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Choosing an open-source CMS, part 2: Why we use Joomla

Robert L. Mitchell | Feb. 20, 2013
In the second part of a three-part series, we look at two companies that have chosen Joomla as their content management system.

Pros: Joomla could be a good fit for organizations that don't have a dedicated IT department, according to Paul Orwig, president of Open Source Matters. "It's an easier way for folks who aren't full-time Internet experts to create their own full-featured websites," he says.

Joomla's latest 3.0 release delivers out-of-the-box support for mobile users. While most open-source CMSs support MySQL, Joomla recently added support for PostgreSQL, as well as commercial offerings such as Microsoft SQL Server, Azure cloud services and Oracle. It also supports 68 different languages and offers a choice of 10,000 different extensions -- less than either Drupal or WordPress, but impressive nonetheless.

Cons: Not everything in Joomla is WordPress-easy. While the permissions system, called the access control system, is powerful, it can be cumbersome without some tweaking. Third-party extensions can help with that, Orwig says.

In addition, Joomla's committee-based approach to governance has not always served it well and has at times stalled decision-making. "People involved in Joomla want to have a say in the direction. They are passionate and independent thinkers," Orwig says. But they don't always agree. "In fact, sometimes they violently disagree," he adds.

The community has worked on improving processes and has pulled together around a new release schedule that includes minor releases every six months and a major revision every 18 months to which large production websites can transition.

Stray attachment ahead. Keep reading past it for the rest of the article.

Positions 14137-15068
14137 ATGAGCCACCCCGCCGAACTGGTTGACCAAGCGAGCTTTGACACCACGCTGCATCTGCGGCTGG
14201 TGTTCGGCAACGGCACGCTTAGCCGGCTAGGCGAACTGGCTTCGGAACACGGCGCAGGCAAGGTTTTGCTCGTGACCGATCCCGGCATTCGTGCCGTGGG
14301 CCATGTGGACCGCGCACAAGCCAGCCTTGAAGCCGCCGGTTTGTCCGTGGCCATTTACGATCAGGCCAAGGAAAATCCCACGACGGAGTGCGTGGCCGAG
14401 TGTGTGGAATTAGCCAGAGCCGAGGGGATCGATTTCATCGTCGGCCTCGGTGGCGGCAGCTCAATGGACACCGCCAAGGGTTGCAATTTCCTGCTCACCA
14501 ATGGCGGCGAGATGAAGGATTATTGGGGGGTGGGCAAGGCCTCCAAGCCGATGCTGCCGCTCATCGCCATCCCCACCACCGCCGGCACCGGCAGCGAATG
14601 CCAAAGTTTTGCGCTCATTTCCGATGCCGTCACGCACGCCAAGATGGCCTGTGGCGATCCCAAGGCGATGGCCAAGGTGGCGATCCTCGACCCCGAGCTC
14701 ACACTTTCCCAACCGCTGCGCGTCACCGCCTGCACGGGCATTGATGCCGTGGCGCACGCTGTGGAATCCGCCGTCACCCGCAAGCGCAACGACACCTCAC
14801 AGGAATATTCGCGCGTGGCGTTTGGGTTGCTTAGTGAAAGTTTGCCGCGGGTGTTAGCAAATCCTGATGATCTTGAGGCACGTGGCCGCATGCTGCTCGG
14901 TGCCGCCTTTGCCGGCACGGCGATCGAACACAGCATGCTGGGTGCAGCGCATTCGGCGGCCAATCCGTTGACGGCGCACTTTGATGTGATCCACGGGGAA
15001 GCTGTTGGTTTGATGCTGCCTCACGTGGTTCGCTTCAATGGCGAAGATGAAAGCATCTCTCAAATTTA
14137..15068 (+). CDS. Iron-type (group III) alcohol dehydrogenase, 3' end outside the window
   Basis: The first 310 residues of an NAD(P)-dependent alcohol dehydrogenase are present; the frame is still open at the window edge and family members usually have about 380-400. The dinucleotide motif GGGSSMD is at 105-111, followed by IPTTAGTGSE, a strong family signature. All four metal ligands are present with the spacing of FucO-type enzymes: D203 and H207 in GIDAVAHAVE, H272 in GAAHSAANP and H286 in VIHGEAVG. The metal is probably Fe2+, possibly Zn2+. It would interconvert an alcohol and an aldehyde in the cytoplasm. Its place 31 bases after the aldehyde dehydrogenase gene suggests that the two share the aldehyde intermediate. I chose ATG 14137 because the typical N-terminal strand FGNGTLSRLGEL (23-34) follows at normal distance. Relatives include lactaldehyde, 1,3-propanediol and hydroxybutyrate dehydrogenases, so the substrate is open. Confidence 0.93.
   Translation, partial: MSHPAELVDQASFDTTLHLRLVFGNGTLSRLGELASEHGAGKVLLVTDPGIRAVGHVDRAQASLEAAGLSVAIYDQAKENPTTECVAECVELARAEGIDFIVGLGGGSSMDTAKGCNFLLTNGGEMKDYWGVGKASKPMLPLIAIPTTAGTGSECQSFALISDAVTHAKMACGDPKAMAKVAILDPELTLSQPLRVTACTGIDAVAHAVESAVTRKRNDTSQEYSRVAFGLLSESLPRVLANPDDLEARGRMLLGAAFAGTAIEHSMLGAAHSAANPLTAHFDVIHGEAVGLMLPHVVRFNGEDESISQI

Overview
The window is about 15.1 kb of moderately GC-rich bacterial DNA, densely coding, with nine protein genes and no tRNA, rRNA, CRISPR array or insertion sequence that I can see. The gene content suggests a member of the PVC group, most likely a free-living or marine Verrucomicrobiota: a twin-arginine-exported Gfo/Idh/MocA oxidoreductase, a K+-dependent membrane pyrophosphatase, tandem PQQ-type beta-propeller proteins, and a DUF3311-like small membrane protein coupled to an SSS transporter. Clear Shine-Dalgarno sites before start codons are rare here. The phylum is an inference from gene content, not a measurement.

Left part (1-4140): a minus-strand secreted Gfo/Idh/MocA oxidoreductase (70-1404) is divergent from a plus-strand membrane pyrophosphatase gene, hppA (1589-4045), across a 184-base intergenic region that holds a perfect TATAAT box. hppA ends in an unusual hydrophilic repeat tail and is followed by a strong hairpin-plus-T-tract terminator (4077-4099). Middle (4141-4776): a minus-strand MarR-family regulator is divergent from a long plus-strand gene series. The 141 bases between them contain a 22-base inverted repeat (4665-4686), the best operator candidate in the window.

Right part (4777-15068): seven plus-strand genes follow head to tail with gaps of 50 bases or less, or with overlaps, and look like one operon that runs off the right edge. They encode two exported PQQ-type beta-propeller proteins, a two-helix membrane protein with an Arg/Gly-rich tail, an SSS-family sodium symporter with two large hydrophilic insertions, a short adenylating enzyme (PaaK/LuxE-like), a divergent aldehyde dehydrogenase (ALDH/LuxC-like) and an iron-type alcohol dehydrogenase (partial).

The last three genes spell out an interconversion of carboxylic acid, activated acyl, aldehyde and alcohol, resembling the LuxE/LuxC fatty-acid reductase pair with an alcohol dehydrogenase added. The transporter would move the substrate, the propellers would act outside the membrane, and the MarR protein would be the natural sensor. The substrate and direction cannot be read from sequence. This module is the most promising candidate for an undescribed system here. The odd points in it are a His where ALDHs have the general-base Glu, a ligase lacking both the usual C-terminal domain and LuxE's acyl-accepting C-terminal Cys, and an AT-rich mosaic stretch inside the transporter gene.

Finally, Joomla extensions don't always play well together -- something that can happen in other communities as well. "Even though all of the extensions will work perfectly within Joomla, the left hand doesn't always know what the right is doing," Orwig says. For example, a photo gallery extension might not integrate seamlessly with a shopping cart extension.

What's coming: Joomla is now available both as the Joomla CMS and as a general Web development platform called the Joomla Platform. The latter is a PHP framework that lets developers create standalone applications that can run on desktops, tablets, smartphones or in the cloud. While the Joomla Platform and Joomla CMS are separate projects, the Joomla CMS is an application that runs on top of the Joomla Platform.

Joomla 3 introduced a full front-end for end users, a new back-end for website developers and administrators, and mobile support via an integrated Bootstrap framework.

"We also added a new back-end administrator interface," Orwig says, which has created a foundation for the overall user experience. "I expect we will see lots of enhancements and innovation that will continue building on that foundation, including more consistent user interfaces with the thousands of Joomla extensions," he adds.

Orwig says that it's too early to say what will be coming in Joomla 4, but working groups are forming around several initiatives. For example, he says, "We are exploring new ways of organizing and accessing content and simplifying how extensions are installed."

 

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